We’d be honored if you would share your insights on our 2015 homeowners survey, but you are free to pass on the opportunity as well.
The Takeaway: Remind your readers that they have the freedom to make a choice—no one is forcing them to act. This simple reminder goes a long, long way.

6. Leverage your P.S. Line

Remember how we talked about primacy and recency earlier? Well, using a P.S. line in your copy is another way you can tap into that recency effect.
Because it’s literally post-script, it’s the last message a reader sees upon reaching the bottom of the page—so we know it’s going to stand out.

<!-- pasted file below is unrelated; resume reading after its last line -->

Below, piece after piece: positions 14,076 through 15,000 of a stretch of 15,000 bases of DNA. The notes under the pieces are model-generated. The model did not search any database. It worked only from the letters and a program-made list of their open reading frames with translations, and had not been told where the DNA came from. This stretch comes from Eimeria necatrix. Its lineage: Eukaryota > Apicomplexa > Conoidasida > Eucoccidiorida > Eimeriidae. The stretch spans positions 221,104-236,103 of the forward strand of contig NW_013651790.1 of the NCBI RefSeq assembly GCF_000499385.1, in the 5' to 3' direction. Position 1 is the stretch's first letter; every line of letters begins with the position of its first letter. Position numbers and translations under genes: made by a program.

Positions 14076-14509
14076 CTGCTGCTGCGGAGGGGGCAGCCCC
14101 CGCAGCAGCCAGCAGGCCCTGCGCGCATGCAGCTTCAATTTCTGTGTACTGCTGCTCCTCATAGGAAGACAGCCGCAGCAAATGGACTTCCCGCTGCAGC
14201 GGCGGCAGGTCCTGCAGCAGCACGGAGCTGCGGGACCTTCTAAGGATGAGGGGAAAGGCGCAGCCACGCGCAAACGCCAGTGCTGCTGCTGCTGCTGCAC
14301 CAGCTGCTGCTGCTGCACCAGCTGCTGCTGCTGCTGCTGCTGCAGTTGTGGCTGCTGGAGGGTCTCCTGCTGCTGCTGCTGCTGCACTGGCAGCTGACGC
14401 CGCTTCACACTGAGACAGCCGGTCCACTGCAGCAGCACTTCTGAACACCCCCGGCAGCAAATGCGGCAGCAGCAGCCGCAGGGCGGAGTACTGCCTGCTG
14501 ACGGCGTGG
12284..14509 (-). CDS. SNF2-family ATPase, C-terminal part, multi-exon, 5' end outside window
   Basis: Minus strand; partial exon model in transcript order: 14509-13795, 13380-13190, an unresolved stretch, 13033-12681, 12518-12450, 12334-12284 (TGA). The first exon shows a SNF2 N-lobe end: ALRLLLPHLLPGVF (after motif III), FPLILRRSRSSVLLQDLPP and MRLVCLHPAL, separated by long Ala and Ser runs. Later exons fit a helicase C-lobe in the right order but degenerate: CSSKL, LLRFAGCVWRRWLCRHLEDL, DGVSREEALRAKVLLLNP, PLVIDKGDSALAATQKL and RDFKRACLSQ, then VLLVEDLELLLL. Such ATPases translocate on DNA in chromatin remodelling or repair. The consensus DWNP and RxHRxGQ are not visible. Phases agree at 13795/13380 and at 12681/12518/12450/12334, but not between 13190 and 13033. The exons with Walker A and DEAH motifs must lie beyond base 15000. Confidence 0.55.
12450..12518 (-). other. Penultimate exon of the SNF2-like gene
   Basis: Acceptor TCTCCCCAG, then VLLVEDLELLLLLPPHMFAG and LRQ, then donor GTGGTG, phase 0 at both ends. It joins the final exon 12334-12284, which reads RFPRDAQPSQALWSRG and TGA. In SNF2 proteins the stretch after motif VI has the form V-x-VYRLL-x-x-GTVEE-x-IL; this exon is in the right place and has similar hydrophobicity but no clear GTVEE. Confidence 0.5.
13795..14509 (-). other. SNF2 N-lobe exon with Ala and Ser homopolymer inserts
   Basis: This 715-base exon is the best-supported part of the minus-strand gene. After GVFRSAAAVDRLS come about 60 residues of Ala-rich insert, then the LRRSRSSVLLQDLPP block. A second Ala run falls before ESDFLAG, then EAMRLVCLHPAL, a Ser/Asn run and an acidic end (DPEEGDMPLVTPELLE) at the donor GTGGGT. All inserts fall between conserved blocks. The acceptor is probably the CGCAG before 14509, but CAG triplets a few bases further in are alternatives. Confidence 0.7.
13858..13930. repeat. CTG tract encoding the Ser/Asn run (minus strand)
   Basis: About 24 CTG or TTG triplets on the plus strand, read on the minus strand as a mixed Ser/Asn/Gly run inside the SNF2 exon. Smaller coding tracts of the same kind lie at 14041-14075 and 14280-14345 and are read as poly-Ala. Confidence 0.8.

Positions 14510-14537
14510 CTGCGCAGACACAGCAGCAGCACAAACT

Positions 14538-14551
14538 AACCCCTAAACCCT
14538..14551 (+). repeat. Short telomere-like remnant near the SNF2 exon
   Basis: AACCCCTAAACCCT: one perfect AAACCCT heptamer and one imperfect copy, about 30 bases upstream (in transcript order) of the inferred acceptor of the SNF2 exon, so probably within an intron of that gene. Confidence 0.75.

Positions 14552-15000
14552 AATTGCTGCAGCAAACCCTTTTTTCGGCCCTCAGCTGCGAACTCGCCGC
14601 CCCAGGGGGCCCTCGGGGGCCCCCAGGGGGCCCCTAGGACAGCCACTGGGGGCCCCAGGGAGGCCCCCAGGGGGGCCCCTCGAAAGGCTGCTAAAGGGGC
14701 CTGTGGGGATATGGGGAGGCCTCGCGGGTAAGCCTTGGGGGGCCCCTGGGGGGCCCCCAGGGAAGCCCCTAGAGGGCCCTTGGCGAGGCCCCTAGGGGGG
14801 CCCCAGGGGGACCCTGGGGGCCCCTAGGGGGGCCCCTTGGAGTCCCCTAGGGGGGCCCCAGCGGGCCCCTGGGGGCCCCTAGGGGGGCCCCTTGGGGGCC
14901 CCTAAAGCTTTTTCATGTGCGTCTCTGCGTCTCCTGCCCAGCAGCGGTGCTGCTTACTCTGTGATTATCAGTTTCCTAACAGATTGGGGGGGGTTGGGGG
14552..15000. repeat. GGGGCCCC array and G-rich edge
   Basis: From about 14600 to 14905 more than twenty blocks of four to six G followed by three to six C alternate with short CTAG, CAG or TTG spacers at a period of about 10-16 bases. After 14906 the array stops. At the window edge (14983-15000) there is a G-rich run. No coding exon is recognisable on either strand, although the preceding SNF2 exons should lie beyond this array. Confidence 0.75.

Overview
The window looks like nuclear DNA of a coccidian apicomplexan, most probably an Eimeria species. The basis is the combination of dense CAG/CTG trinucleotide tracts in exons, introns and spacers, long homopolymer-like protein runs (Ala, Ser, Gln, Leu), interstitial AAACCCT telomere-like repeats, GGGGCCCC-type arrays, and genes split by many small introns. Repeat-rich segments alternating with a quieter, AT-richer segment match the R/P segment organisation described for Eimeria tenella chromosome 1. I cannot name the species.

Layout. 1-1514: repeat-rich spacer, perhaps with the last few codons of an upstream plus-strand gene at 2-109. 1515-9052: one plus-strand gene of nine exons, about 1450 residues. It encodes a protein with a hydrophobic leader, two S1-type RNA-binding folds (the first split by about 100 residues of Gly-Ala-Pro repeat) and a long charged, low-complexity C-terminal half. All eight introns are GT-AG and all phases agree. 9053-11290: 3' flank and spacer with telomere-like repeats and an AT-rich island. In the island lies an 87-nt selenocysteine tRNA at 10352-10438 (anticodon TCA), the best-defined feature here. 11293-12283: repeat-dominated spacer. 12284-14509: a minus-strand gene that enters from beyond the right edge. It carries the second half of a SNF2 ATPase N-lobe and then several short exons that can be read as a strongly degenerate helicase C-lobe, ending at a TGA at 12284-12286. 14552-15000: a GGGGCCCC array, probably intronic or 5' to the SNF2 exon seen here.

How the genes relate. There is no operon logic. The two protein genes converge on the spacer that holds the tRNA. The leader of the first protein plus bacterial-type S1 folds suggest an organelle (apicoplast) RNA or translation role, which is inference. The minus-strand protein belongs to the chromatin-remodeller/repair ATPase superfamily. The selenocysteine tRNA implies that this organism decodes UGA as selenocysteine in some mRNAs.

Fundraising organizations have been using the P.S. tactic for years.
But, whyRay Jutkins, a direct mail copywriter, noted that 79% of donors and prospects that open direct mail read the postscript first.

This P.S. line includes a relevant CTA and encourages the reader to reply or offer feedback in another way–showing the company values the opinions of its users.
It seems we’ve come to understand the P.S. line as the most essential or important piece of long-form content, which is why a P.S. line is the place you should put your main call to action. For many, it’s the first (or only) place the eye goes when reading.
The Takeaway: When writing long-form content (like email, blog posts, direct mail, etc.) use a P.S. line to reinforce your main CTA.

7. Textural Adjectives